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The tallest, biggest, and oldest trees live in California

California's topography ranges from the jagged coastal bluffs along the Pacific, to its valleys and low lying coastal mountains, and then climbs up to the Sierras' high peaks.

Its climate is extreme, from the hot Death Valley (below sea level) to the towering Sierra Mountains reaching over 14,000 feet in elevation.

The Mediterranean climate of Southern California allows us to grow a broad spectrum of plants from all over the globe while our mountains support vast forests from oak woodlands to the coniferous pines throughout our state.

With this bio-diversity, California can claim some of the tallest, the biggest (by volume), and the oldest trees on the planet, primarily in the central and northern part of the state.

Our state tree is the glorious Redwood, which has the tallest trees globally. The growing range is from the Northern California border down to Santa Cruz and the Big Sur area along the winding Highway 101.

One of these Redwood trees has been documented to be over 378 feet in height and is still growing. That equates to a 30-story building, the size of the Statue of Liberty from ground level to the top of the golden torch.

Exploring the many Redwood state parks above San Francisco puts you into a fantastic realm of the wonders in nature. And to stand among these living giants is an incredible experience that one should have in a lifetime, for you will not forget it.

Sequoia sempervirens live in this narrow strip along the California coast with high rainfall and humidity. The dense fogs that blanket the forests are also a water source taken in through the tree leaves, which aids in sustaining its high lifestyle.

There is a great book titled "Luna," by Julia "Butterfly" Hill, who lived atop one of these Redwoods for two years in protest of a lumber company cutting a specific stand of these giants. It's a great read to appreciate the wonders of the Redwood trees and, yes, Hill saved those Redwood trees with the help of many supporters and nature advocates.

And as the crow flies over to the Sierra mountain range, we come to another Redwood species called sequoiadendron gigantea, the Sierra Redwoods. These trees are located in the Sequoia National Park, Tulare County, and are a must-see in one of your future summer or winter vacations.

These trees are also vast and tall, but their size is even more significant than the Coast Redwoods. One of its giants stands only approximately 274 feet in height, compared to its tree cousin on the coast. The base of this tree, however, is 37 feet across at ground level. And if that doesn't tell you something, you need to get your tape measure out and see for yourself.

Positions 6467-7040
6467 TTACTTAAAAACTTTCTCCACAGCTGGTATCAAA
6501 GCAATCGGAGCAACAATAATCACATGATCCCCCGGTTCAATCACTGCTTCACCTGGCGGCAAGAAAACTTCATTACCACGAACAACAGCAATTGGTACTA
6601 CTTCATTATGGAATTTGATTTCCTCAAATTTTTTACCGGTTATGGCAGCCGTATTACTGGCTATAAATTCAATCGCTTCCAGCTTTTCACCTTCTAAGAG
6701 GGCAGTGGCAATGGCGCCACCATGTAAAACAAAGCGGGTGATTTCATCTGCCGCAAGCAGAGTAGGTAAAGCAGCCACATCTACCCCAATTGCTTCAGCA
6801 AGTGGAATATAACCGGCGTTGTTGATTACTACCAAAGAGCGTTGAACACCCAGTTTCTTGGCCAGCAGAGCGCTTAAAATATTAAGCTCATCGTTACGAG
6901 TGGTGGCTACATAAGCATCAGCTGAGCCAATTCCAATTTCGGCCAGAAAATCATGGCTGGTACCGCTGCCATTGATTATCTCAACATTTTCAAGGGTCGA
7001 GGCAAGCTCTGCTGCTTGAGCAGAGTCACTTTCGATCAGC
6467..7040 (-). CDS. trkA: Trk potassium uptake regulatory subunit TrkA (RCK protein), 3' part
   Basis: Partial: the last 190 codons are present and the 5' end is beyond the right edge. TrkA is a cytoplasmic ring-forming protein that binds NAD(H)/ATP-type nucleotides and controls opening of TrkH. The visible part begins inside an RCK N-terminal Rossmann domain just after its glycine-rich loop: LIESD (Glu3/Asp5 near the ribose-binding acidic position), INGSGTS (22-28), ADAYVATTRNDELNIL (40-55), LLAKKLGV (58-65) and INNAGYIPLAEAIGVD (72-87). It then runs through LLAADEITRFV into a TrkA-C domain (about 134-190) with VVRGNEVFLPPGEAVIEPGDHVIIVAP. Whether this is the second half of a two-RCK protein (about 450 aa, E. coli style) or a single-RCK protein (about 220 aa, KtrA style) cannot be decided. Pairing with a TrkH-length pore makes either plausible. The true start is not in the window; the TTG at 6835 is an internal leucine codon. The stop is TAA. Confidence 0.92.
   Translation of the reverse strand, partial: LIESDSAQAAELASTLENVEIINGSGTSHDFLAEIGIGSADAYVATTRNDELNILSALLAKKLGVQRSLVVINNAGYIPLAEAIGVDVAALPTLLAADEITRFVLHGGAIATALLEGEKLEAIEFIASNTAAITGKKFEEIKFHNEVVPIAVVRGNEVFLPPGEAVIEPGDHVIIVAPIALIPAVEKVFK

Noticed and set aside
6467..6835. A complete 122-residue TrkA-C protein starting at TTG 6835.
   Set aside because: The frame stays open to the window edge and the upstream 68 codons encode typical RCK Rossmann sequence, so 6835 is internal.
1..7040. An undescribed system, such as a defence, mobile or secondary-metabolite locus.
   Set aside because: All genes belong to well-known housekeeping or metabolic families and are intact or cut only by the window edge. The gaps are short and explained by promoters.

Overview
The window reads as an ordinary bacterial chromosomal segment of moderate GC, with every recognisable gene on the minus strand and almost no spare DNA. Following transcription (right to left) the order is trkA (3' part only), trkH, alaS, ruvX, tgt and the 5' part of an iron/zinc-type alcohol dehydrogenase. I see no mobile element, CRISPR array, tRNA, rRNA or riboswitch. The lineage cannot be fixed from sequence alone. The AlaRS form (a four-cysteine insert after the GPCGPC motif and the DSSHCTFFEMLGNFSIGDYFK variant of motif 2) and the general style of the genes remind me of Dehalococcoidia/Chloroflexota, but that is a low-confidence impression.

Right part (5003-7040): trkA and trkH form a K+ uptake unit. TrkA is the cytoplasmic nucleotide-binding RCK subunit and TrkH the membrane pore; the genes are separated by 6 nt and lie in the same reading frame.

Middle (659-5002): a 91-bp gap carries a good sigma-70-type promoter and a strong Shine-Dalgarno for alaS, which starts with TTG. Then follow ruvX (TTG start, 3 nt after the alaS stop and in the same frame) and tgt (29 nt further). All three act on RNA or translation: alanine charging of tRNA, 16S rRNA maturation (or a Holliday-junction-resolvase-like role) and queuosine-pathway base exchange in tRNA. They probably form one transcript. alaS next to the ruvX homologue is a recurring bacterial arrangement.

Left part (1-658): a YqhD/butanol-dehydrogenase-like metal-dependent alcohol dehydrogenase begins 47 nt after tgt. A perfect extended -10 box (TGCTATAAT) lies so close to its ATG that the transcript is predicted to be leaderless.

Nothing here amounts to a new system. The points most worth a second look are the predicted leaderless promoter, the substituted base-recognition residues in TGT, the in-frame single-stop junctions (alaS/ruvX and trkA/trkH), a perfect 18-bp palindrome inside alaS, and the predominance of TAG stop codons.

The immense wood volume is considered the largest single stem tree on earth, and that's a lot of lineal board feet in lumber.

In this stand of giants is our National Christmas Tree, the General Grant Sequoia, and it is breathtaking to see it. Every year, a collection of nature lovers meet on a specific date in December to honor this tree and lay a holiday wreath at the base of the magnificent living giant.

A few years back, I had the great opportunity to be at this annual Christmas ceremony presented by the Sequoia park rangers with some friends. There was snow all around, but one did not mind that, for what we were experiencing was a treasure to behold for the rest of our lives.

If you would like to take the family up to this annual event, contact the Sanger Chamber of Commerce, for they have bus tours that will shuttle you up to the high mountains to be a part of this holiday celebration. After the wreath-laying event, you are bussed off to a lodge in the area for a tasty holiday buffet and then back to Sanger. It's a day trip all in one package to enjoy, and what a great day to have in your memory bank.

And now, as the crow flies over the tallest mountains in the Sierras, we travel to the White Mountain range just east of Lone Pine on Highway 395. We come to the Ancient Bristlecone Pine Forest, which has some of the oldest trees globally, Pinus longvae at an average elevation of 9,000 feet.

In Inyo County, this mountain range is where these ancient trees have found their home and have grown for over 4,000 years in this windswept, rugged terrain in shale soil.

In the 50s, a dendrologist, Dr. Shulman, was trying to identify the oldest of this species and took a core sampling from what he suspected to be the oldest tree in that stand of pines. After boring (drilling with a specialized drill) and removing the cross-section core from the tree, he began the arduous task of counting the annual rings, one by one.

You can trek through this ancient primal forest on designated marked trails to be in awe of these trees, but the one they call Methuselah is not identified for fear of damage from vandals.

The winds up in this mountain range are gusting, and the trees have an eerie sculptural stature. The summers are hot, and the winters are cold with snow. So you ask yourself, what makes them tick? Upon looking at these windblown sculptures is a beautiful art form in nature; while the trunks of the trees appear to be half dead, there is a glitter of green needles that extends to the tips of some branches, and the tree grows on.

Now, I have taken you on a brief tree tour in California and we have learned a little about the tallest trees, the largest trees, and the oldest trees in the world; so what does that tell you, for they are all here in California.

I still ponder my admiration for the tree world daily, which is ever astonishing, and I learn something from trees every day in my craft as an international arborist.

"May the forests be with you."

Roger Boddaert is an ecological landscape designer and I.S.A. certified arborist caring for Fallbrook's trees for over 40 years.


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